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Coffee Beans Have Their Own Class System

Robusta coffee beans have been dogged by deep, long-standing prejudice in the java industry. One London company is hoping to spearhead a revival because global warming and increased international demand means quality coffee supplies can't come from...
All photos courtesy of the author.

Not all coffee beans are created equal. In fact, it's almost a class system.

On one side of the divide are Arabica beans, which are born into the privileged position of being considered worthy of the industry's investment. On the other are Robusta beans, which are so dogged by deep, long-standing prejudice that never before has anybody dared to suggest they could contribute anything of value to decent society.


Black Sheep, a young, London-based company, are to the specialist coffee industry what punk was to progressive rock in the 70s—a reaction to over-complexity and elitism. "We had no idea whether or not this was going to hit the sweet spot in the market," admits one of the founders, Max Dubiel, "but at the London Coffee Festival we looked around and realised that everyone was doing essentially the same thing—light-roast Arabicas from the same suppliers, all roasting on their own premises, with the same machines, on a small, perfectionist scale and all reaching the same end product."

Ultimately, though, no coffee drinkers outside of the specialist industry (i.e. a hell of a lot of people) really give a shit about any of this. They care about reliable taste and a reliable caffeine hit (and, to some extent, reliable ethical sourcing), which is exactly what Black Sheep have plugged into.

The idea was born when, with barely more than a consumer-level interest in coffee, four postgrads ditched inner-city finance and began analysing exactly what it is about coffee that people really care about. This, and a lack of institutionalised disdain for it, meant that they were able to see Robusta for what it really is—a hardy bean that ticks an extensive list of boxes, including containing twice the caffeine of Arabica, being far cheaper and easier to grow, being significantly more forgiving to work with, and much more closely matching what Dubiel calls "the mainstream palate".


He's not wrong. Black Sheep's Robusta Revival tastes like a royal version of commercial filter coffee, and has a velvety, nutty, earthy, bitter-chocolate aftertaste. Unlike with complex Arabicas, or even fine wines, there's little subtle about the flavour, which is punchy as hell and yet far from harsh or unpleasant.

Robusta's properties—twice the caffeine, over double the protein (which makes for an incredibly dark, rich espresso with a thick, golden crema), and significantly lower acidity than Arabica—have attracted interest not only from consumers and commercial buyers but also from athletes, many of whom consume acidic coffee for the caffeine while striving to keep their bodies alkaline.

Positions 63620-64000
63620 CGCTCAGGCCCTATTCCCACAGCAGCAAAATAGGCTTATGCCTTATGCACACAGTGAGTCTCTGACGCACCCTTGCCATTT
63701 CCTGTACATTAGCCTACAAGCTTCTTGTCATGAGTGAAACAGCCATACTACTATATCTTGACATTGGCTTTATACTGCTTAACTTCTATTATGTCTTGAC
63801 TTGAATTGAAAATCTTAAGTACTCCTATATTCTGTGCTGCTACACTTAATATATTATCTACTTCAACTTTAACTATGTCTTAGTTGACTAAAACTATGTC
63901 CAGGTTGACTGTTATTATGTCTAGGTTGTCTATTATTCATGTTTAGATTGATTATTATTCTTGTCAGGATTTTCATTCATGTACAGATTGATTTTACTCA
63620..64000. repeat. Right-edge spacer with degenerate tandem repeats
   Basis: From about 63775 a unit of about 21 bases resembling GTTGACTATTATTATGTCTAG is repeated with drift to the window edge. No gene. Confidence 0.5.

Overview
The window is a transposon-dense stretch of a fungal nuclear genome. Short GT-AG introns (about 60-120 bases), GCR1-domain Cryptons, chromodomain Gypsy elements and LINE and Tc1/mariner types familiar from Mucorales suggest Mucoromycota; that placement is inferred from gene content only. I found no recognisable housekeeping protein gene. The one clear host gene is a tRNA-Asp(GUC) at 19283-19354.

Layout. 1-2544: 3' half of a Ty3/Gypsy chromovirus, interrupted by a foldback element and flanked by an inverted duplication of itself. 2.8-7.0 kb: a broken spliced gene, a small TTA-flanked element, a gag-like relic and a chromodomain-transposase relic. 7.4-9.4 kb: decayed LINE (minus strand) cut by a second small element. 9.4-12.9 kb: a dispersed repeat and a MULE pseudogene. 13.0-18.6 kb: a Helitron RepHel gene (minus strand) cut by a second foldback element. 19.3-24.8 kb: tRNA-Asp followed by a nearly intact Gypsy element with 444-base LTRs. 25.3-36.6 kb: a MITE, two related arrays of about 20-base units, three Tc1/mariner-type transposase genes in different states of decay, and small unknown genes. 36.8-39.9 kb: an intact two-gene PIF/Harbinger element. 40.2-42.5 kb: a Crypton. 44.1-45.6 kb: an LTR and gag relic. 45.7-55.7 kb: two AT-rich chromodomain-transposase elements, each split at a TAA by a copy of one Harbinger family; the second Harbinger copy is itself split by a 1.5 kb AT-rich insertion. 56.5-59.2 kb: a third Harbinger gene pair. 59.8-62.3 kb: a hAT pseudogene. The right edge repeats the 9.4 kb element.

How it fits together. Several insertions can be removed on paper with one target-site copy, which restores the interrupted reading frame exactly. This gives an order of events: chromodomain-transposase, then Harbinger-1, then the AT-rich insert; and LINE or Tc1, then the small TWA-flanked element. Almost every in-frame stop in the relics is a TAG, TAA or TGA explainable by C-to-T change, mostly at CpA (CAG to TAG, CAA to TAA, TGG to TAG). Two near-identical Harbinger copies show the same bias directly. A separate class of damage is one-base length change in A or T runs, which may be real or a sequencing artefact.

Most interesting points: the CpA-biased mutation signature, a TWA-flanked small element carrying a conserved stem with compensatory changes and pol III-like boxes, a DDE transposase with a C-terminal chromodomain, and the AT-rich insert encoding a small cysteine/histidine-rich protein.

Such is the industry's disdain for even high-grade Robusta (a term that would be considered an oxymoron by many) that despite it being an absolute no-brainer in many ways, Black Sheep—who are quickly becoming known over the city for their smoother-than-silk coconut oil bulletproof coffee—are the first company so committed to producing it. It seems astonishing that the product has never been pursued by companies like Starbucks, but Dubiel says that it is largely down to press—no company wants to look like they're selling a cheaper, lower-quality product. According to him, Black Sheep are small enough to make changing that perception credible.



"The majority of the market has a common-sense approach to coffee," he says. "It's treated as utilitarian and enjoyable. Then you have the experts within the specialty scene, who live in their own little universe, and there's a big disjoint between the two. At the beginning we were very intimidated by the whole thing, but slowly we realised that, hey, our end product is lovely and people—even some from the speciality scene, now—are enjoying it and actually, we might be on to something."

In terms of sustainability, Robusta is an appropriately robust species, and, unlike the highly-seasonal Arabica, which much be grown at high altitudes, is far easier to produce year-round. Despite the workings of the Robusta industry often being very suspect, direct trade with their independent grower in India allows Black Sheep to "cut out the middle man" and both run their own quality control on the farm and pay a very high rate—much higher, Dubiel says, than Fairtrade—for a highly nurtured product.

In terms of growers, Dubiel says the movement had already begun. "This change has to happen sooner or later," he says, "because of global warming and increasing global demand. Quality coffee supply will have to start increasing, and it can't continue to just be done with fine Arabicas. For that reason, this is a really important movement, and I do hope that we may be inspiring some people to rethink their attitudes."

Whether or not Black Sheep are pioneering something huge remains to be seen, but their "leave the herd behind" branding is spot on. Within the coffee industry, this is about as revolutionary as it gets.